Let’s talk about POV. Like the recent Bliss, Florian Zeller’s freshman outing relies heavily on character point of view and editing to provide the necessary information for navigating the story. By watching very carefully, you can tease apart most of the truth. Most of it. Unlike Bliss, Zeller’s adaptation of his play, with help from Christopher Hampton (Adore), the truth can still elude you; but that’s ok. Unlike previous stories, like Still Alice, the film tries to recreate what it’s like to live with Alzheimer’s from the inside rather than primarily from outside. How they go about that is something you just need to experience, but to say you’ve got unreliable narrator is an understatement. But the threads are (mostly) there for the watcher to stay relatively grounded. Honestly, I’m still discussing it with people trying to pull it all apart.
Anthony Hopkins (The Two Popes) delivers a wonderfully mercurial performance as his character is buffeted by his confusion and frustration. But while he is the primary POV, his daughter provides a second, which is another way Zeller helps you along. Olivia Colman (The Favourite) delivers a heart-wrenching performance as she navigates her father’s illness, giving us glimpses into the emotional and physical realities and a small touch of what must have been their past.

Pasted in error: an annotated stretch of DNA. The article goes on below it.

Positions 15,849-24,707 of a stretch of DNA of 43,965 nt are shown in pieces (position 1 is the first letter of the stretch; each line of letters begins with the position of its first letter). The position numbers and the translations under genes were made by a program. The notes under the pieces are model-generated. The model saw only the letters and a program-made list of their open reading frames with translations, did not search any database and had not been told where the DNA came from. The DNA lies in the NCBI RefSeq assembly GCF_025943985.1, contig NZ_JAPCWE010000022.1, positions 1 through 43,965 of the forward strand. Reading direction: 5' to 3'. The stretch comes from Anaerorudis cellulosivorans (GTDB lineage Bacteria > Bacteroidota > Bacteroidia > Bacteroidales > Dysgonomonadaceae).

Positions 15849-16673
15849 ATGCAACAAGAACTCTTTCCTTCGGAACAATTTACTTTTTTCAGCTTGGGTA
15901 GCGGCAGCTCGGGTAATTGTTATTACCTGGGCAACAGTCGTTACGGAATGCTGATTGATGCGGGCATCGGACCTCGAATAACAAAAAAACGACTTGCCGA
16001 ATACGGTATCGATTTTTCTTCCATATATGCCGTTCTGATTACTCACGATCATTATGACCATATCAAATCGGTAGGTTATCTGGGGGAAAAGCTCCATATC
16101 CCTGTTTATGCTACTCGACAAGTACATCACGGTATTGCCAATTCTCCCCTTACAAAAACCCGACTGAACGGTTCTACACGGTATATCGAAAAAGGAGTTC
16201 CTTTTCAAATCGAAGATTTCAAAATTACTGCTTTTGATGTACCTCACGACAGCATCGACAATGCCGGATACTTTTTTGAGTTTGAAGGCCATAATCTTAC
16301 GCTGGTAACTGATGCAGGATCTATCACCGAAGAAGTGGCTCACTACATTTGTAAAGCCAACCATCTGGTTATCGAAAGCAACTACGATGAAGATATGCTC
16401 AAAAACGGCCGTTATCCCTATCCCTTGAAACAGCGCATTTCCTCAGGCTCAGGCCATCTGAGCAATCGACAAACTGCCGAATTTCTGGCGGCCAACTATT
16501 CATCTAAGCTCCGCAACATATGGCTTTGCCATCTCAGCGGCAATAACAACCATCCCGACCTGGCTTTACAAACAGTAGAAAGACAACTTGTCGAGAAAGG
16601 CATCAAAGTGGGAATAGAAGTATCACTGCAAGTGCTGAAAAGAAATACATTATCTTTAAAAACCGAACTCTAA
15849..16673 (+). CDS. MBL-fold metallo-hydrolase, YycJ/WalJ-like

The rest of the supporting cast is equally capable and storied. Olivia Williams (Maps to the Stars), Mark Gatiss (Locked Down), Rufus Sewell (The Pale Horse), and Imogen Poots (That Awkward Moment) perform a wonderfully seamless dance filling out the story.
This is also a movie where the production designer Peter Francis (Rocketman) and editor Yorgos Lamprinos have had huge impact on the story-telling and need to be called out. Pay attention to the details in the sets and how the sequences are put together. Truly amazing work all around.
My only issue with the film comes near the end where it felt a little forced and rushed. It isn’t necessarily an untrue depiction, but my gut is that the events could have remained while the dialogue could have been a little more finessed. That minor criticism aside, The Father has already garnered a lot of nominations and wins, with more sure to come. This is one movie who’s odd ride is worth every moment you spend with it, and it’s a wonderful class in perspective and humility.